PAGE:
The car dealer who supplied Kwame Kilpatrick with a fleet of expensive Cadillacs testified Tuesday he was paid with a check from the mayor’s nonprofit group and a large stack of cash.
Kwame Kilpatrick’s nonprofit group leased a Cadillac DeVille for the future Detroit mayor in 2000, an expense prosecutors allege defrauded donors of the Kilpatrick Civic Fund.
Prosecutors allege Kilpatrick schemed to defraud donors to the Kilpatrick Civic Fund by spending money on a host of personal expenses, including golf clubs, resort trips, and the brand new Cadillac.
Cadillac dealer Doug Dalgleish Jr. testified Tuesday that Kilpatrick leased a DeVille in March 2000, when Kilpatrick was a state lawmaker. The DeVille’s monthly payment was $728.
Kilpatrick paid a $2,000 down payment using a check from the Kilpatrick Civic Fund, which prosecutors allege the ex-mayor treated like his personal piggy bank.
The check was co-signed by Kilpatrick’s mistress, Christine Beatty.
From the indictment:
“It was part of the scheme and artifice to defraud that KWAME KILPATRICK would claim to the Internal Revenue Service, the public and potential donors that the Civic Fund was a social welfare organization that spent its funds in ways consistent with the purposes stated in its application for tax exempt status.”
“You don’t know why the vehicle was being purchased or how it was used,” defense lawyer James C. Thomas said. “It could have been a business purpose or a personal purpose, but you just don’t know.”
“Correct,” Dalgleish said.
Dalgleish’s family operated Detroit’s last Cadillac dealership, which was shuttered during General Motors Corp.’s bankruptcy and restructuring.
He testified Kilpatrick also leased a $35,000 red Cadillac Escalade in 2009 — days after the former Detroit mayor finished serving a jail sentence stemming from the text-message scandal.
“Were there some extras that came with this vehicle?” Assistant U.S. Attorney Eric Doeh asked.
“Yes, there were some custom tires and wheels, there was some other chrome accessories on the exterior: chrome tow hooks and chrome vents,” Dalgleish said.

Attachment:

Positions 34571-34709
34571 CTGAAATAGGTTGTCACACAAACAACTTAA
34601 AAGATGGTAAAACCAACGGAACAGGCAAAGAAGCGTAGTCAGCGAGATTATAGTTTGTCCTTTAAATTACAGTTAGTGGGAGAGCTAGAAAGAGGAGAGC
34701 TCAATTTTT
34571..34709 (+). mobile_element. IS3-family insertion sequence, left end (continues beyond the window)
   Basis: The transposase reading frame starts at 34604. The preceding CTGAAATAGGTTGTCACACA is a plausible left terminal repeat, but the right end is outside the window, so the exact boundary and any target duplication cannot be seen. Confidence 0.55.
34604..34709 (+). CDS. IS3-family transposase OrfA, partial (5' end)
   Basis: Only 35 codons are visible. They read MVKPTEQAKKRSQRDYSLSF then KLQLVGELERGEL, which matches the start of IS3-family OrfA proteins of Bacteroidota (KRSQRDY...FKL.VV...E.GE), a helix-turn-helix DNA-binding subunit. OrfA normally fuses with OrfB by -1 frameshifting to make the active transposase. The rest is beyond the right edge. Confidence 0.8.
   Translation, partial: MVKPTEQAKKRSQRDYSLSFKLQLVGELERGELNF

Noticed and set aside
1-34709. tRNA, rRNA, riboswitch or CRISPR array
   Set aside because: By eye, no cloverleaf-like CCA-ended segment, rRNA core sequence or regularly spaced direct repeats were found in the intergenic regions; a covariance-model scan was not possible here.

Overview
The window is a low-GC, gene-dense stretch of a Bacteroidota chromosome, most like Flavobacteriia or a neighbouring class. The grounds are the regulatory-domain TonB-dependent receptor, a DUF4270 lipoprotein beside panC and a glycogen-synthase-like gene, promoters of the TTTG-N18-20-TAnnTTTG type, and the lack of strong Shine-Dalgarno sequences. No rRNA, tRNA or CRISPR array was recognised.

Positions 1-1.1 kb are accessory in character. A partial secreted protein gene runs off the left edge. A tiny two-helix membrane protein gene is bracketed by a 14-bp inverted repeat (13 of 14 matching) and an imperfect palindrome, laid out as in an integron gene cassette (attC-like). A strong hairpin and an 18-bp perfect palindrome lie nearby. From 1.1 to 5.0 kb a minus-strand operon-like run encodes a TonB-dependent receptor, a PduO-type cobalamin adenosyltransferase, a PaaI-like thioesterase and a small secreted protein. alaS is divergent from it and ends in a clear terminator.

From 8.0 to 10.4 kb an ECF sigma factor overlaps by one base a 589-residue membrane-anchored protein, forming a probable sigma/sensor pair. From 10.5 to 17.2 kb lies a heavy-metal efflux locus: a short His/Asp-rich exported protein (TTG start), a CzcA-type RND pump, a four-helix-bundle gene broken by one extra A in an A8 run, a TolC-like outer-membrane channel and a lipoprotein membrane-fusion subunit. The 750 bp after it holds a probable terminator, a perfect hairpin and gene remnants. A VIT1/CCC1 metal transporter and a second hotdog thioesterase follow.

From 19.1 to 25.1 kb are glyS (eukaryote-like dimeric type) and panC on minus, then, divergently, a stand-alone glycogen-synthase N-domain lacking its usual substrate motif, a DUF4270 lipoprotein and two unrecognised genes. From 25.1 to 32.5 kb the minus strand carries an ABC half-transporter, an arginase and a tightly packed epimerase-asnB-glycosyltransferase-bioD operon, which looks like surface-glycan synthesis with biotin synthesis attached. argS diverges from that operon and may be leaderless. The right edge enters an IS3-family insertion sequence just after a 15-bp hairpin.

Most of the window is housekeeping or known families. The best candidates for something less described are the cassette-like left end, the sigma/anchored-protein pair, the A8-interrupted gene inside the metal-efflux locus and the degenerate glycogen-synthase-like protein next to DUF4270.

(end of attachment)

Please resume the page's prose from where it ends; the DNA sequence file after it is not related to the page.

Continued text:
Kilpatrick paid in a creative way.
He paid, in part, with $9,000 cash and a $4,000 cashier’s check in February 2009, the dealer said.
The $4,000 check was from the mayor’s mom, former Congresswoman Carolyn Cheeks Kilpatrick.
The cash included a stack of $100 bills — 79 in total, Dalgleish said.
Days later, Kilpatrick brought in two other checks. One cashier’s check was for $16,000 and one totaled $6,459.
Prosecutors allege Kilpatrick had access to large amounts of cash that went beyond his mayoral salary and got cash from contractors, including co-defendant Bobby Ferguson.
The source of the cash used to lease the Escalade is a mystery.
Kilpatrick’s lawyer didn’t offer an explanation but suggested Kilpatrick had money after being hired as a salesman with an affiliate of Detroit-based Compuware.
Dalgleish admitted he didn’t know if the money was a gift or if Kilpatrick borrowed the cash.
Dalgleish was required to report the cash payments to the IRS. The government requires dealers to submit the form whenever a customer pays with at least $10,000 in cash or checks.
He notified the IRS, as required, in late 2009.
The IRS form includes a box that can be checked when the dealer believes the sale was suspicious.
“The box is not checked off,” Thomas said to the dealer.
“Correct,” Dalgleish said.
“There was nothing unusual about this transaction,” the lawyer said.
“Correct,” the dealer said.